A long time ago, when I was newer to Arkansas, I wrote somewhat depressingly about this same set of issues, framing them around a rather tired metropolitan/provincial dichotomy. I don't feel that way anymore, partly because I've come to a greater appreciation of populism, and the surprising ways in which this university, and all us elites who inhabit it, can connect in a very fundamental way to the students who come here. Of course, just because my appreciation of what I can do has deepened doesn't mean I do it as well as I might; there is always room for improvement, and there is always a place for (some) financial and social critique of our practices and norms. But that doesn't mean that I'm at peace with what others think is required of us either. It's not easy being an academic, especially when it seems that the internal contradictions of the whole system--and, more especially, its complicated and sometimes near-absurd relationship to the socio-economic world of America today, where "education" in the research-university sense is often irrelevant to the sort of jobs most people are able to obtain and sort of schooling options available to most of their children--are promising an inevitable and total collapse. Still, I hope to be able to find my way inside, whether here or elsewhere, and discover a more-or-less permanent niche, so I can continue to do some good and maybe even shore up, to whatever extent I'm able, the social and financial structures which make possible the teaching of whatever small corner of the discipline I get to work in. I love teaching; I love talking to students about their papers, leading them through discussions, reading their feedback and conducting review sessions and, yes, "enlightening" them, if only a little bit. We all love that, and maybe we even love the disconnect, the "elitism" which comes with it, even when it's uncomfortable and puts our situation under the microscope. We even love having dinner together, and swapping stories about it all. I realize there are plenty of disfunctional, even hateful, faculties out there: but then maybe, here at Arkansas State, in not having the luxury of allowing our little elite group to forget just how tenuous and strained an endeavor it really is, being a teacher in this place and at this time, we don't ever get around to developing any groupthink problems. Not that I expect teachers at more truly elite institutions would choose to give our unintentional "solution" a whirl, but if they'd like to give up half their endowment to us, so they can see what effect scarcity might have internal departmental politics, I'm sure we'd all be happy to help them out.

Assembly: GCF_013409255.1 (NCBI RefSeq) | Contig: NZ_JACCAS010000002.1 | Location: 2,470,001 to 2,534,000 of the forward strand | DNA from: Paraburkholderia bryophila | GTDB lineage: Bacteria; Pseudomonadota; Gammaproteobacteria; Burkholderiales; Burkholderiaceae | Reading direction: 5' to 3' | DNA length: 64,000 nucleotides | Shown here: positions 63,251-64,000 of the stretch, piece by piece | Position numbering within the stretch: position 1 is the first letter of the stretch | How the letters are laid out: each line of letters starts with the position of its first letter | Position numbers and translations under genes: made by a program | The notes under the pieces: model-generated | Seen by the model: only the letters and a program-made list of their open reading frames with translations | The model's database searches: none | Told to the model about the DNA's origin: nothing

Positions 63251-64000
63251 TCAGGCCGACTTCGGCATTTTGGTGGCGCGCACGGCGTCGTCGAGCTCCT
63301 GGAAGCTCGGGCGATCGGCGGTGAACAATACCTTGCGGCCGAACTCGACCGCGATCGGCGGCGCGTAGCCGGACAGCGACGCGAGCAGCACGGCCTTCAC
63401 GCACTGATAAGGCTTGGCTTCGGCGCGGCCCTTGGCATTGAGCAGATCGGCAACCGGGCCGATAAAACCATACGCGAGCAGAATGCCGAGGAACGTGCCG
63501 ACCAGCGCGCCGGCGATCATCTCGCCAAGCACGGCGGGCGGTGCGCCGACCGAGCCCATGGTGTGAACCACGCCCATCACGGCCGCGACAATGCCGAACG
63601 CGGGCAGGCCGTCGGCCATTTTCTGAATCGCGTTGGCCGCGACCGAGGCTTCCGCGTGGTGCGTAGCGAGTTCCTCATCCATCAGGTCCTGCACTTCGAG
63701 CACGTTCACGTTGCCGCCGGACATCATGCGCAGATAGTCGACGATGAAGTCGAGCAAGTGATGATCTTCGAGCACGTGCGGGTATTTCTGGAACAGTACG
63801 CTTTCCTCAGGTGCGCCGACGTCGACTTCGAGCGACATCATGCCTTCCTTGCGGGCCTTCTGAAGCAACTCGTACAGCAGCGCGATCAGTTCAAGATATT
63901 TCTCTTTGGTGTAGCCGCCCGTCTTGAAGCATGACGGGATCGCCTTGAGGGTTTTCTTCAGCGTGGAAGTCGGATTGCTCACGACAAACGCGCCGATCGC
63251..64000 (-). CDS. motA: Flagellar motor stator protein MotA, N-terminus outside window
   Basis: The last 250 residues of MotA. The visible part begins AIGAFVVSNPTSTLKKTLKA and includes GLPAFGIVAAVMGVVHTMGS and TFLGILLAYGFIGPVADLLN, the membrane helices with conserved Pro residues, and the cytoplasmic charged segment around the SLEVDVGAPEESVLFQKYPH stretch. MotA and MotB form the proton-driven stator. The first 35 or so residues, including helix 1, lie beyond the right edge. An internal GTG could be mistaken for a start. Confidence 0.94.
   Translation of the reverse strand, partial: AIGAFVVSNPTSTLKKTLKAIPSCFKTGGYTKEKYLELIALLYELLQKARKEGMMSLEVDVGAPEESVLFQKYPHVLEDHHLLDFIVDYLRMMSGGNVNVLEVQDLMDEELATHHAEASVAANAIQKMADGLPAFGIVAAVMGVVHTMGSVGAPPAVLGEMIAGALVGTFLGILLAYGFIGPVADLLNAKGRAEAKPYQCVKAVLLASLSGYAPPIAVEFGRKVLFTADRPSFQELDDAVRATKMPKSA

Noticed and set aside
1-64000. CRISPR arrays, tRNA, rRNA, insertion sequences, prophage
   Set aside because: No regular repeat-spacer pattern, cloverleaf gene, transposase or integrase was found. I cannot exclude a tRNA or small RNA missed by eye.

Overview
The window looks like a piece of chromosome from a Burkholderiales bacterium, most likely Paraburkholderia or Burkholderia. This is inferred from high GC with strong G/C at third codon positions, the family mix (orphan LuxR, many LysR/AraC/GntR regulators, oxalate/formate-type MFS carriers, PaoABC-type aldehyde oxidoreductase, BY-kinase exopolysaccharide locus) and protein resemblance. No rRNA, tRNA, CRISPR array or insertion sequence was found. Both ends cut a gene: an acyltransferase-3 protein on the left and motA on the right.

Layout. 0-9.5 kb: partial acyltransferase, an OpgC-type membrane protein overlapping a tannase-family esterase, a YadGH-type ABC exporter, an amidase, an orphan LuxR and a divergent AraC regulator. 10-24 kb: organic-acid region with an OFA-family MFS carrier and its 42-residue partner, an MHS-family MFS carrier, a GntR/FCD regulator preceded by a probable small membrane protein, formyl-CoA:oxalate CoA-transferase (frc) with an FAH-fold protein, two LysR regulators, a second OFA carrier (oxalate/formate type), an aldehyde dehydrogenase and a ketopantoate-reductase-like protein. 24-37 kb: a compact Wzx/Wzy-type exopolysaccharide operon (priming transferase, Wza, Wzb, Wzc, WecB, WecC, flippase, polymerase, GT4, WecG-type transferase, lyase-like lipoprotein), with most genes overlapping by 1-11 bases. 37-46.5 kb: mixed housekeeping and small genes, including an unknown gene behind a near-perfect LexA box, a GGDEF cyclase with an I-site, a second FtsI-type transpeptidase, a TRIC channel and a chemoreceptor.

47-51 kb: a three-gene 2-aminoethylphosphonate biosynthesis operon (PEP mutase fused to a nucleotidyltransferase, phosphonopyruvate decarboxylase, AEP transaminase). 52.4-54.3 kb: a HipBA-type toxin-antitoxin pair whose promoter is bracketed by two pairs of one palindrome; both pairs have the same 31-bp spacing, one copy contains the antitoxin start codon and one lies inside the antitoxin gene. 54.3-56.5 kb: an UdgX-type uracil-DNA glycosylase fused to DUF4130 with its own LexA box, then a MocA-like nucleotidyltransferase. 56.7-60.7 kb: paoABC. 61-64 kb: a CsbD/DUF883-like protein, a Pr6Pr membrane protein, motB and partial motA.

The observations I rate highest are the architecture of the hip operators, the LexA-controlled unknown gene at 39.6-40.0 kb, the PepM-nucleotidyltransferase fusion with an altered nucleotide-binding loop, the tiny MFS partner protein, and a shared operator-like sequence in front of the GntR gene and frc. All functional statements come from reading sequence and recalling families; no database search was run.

1 comment:

Anonymous said...

Thanks Russell. Really nice, original post on a subject that everybody else has beaten to death. (I like Holbo, but his posts are just too damn long.) 

Posted by laura